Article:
By: Wayne Henry Zemelka, DC
One of the really neat things to do is to work on a table that is equipped with the elevation feature and pedal- or switch-controlled cocking mechanism. How we apply the Thompson Technique is very important in the makeup of things in rendering classic drop table adjusting on your patients.
A Short Overview
When adjusting the pelvic region we need to keep in mind the proper protocol—moving from the feet up to the gastrocnemius muscles, knees and then into the pelvic region. Adjusting the pelvis is really much easier when using an elevated drop table like the Lloyd 900HS. This is one of my favorite segmental drop tables. I’ll bet you didn’t know that I coined the phrase, “Segmental Drop Table” back in the mid 1970s, when I began teaching the Thompson night school course in the Elective classes taught at Palmer College.
First we need to determine if the sacrum is rotated or not and to do the exam. It is simple; we ask the patient to lock the knee and raise the leg up without bringing the pelvis off the table (Fig. 1). You may have to do this several times as you train the patient to be able to do the test properly, so as not to distort the findings by over emphasizing that raised leg. You are checking the sacral apex—whether it has rotated to the left or right as you place your hand on the base of the sacrum. Remember not to press too hard and to not catch the spinous of 5L with the heel of the hand. The involved leg is the one that did not come up as high. This indicates that the high leg is the side the apex has rotated towards. Then we will thrust the apex towards the leg that did not raise the highest, which we refer to as the involved leg (Fig. 2).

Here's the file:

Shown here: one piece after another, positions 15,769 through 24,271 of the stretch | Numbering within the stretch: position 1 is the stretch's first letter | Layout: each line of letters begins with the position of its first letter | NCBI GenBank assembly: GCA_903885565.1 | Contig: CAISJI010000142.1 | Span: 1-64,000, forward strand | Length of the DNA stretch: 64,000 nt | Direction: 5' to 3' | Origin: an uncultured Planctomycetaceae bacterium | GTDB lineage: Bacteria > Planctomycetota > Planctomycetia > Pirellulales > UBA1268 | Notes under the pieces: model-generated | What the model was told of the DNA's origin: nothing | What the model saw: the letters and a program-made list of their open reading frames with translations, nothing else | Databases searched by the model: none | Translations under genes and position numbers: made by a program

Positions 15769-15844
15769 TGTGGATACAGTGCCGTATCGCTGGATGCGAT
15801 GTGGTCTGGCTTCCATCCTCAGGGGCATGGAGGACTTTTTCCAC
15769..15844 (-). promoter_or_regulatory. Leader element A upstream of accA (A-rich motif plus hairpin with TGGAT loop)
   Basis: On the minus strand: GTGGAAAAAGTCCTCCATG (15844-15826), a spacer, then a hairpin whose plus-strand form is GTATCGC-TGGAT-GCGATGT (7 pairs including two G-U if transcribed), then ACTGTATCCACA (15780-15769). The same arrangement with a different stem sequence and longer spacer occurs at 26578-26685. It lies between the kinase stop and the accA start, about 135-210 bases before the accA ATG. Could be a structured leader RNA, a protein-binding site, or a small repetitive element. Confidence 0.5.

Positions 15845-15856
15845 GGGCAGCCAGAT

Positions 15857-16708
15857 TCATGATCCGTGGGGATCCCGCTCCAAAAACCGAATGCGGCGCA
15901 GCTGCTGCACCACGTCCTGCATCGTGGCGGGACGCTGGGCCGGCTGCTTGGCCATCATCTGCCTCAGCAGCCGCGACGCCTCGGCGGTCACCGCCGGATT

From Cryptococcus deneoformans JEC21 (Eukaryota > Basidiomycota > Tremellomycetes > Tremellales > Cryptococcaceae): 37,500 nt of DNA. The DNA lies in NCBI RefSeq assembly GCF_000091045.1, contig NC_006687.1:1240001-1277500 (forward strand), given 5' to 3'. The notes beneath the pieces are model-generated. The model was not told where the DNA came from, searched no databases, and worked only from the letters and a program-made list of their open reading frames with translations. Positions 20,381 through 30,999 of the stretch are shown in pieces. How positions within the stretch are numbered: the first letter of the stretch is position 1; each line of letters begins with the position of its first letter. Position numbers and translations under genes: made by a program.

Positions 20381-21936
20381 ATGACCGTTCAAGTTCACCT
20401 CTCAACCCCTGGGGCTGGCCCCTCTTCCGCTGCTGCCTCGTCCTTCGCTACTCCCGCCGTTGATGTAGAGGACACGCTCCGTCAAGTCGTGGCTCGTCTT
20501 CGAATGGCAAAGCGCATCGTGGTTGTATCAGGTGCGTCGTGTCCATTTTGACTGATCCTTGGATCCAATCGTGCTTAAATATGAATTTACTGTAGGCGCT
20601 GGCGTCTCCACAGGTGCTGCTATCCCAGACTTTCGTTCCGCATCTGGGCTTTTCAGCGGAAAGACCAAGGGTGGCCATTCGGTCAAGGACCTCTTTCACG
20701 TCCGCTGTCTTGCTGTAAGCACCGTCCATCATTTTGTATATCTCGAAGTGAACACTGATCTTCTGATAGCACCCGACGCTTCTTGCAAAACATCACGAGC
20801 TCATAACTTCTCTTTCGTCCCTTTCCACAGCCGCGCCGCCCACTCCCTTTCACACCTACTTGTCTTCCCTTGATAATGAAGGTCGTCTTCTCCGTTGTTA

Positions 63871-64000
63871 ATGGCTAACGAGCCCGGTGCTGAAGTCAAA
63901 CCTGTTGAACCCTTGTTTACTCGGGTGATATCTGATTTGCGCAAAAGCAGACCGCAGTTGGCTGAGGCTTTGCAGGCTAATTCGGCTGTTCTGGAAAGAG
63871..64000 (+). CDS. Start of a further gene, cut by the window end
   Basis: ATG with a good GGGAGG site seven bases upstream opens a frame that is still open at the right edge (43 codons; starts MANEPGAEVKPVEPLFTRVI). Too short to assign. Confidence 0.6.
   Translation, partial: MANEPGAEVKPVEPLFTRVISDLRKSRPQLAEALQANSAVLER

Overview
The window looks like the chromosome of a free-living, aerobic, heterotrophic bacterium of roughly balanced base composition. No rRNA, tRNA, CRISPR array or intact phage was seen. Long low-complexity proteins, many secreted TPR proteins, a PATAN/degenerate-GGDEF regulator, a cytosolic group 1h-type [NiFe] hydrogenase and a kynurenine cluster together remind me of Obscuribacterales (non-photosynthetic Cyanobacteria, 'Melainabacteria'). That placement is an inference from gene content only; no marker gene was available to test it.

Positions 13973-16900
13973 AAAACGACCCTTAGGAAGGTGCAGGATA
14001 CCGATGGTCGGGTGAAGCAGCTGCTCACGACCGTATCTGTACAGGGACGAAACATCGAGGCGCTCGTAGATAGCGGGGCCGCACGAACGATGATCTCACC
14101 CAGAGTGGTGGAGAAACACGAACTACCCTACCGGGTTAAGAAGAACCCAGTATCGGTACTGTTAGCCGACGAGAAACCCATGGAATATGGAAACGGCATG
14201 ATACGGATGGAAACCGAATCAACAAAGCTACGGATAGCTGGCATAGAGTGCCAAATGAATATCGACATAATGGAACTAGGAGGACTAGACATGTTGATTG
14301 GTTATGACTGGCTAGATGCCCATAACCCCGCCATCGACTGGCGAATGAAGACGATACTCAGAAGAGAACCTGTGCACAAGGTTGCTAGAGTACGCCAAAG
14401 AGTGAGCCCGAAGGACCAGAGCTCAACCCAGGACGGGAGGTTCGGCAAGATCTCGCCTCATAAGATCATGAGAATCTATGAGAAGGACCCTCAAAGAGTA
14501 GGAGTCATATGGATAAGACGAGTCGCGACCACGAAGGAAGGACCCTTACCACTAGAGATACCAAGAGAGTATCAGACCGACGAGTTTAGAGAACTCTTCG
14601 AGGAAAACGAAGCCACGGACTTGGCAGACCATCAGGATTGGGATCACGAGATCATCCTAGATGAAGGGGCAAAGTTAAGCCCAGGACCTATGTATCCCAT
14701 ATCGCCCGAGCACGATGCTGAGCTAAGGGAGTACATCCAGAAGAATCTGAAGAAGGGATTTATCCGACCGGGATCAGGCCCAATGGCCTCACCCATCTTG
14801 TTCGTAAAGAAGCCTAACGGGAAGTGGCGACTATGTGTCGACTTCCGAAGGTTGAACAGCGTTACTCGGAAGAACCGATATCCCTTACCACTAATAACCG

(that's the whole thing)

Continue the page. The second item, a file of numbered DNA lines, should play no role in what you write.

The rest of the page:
We can adjust the “IN” pelvic subluxation with the right line of drive, and it results in easier correction of the problem on this type of drop table. Remember that in many instances some people really miss this anomaly that develops in the population. A good way to pick up on this problem is to observe the patient walking down the hall. We observe the patient’s gait in order to determine if the pelvis needs to be adjusted, especially when the lack of motion of the pelvis causes problems with the gait and swing phase as you observe the patient walking. Confirmation is possible by using an X-ray for confirmation (Fig. 3).
You can also move on to the lumbar adjusting with a system of adjusting providing an easy method of releasing T-T fibers in the lower back with an easy method of adjusting with the patient still in the prone position. The less you have to move the patient like raising the table up, turn the patient over and lowering the table again takes up time that is not really necessary (Fig. 4).
Using the drop table to its fullest extent results in removing the subluxations and reduces myofascial contractions that are prevalent in the area in numerous people. This lumbar adjusting move is also good for reducing problems with a spondylolisthesis. Be sure to make a thorough examination including X-rays and ruling out an aneurysm and previous surgery that have staples and other hardware remnants that may be present in your patient. That’s why you do X-rays—to rule out any problems that would cause harm to the patient.
When you use a segmental drop table be sure that you set the drops to the weight of each patient, and that you set those tension controls to the lightest setting possible to the weight of each patient.
The utilization of drop style technique is also beneficial to the Chiropractor, in that reflective force from the adjustment is less than when doing certain bench-style adjusting procedures. Therefore the doctor completes the day with less muscle fatigue.
Remember, if you are thinking of trying another “Hands On” technique with light adjustment strokes, you should try the Thompson Technique.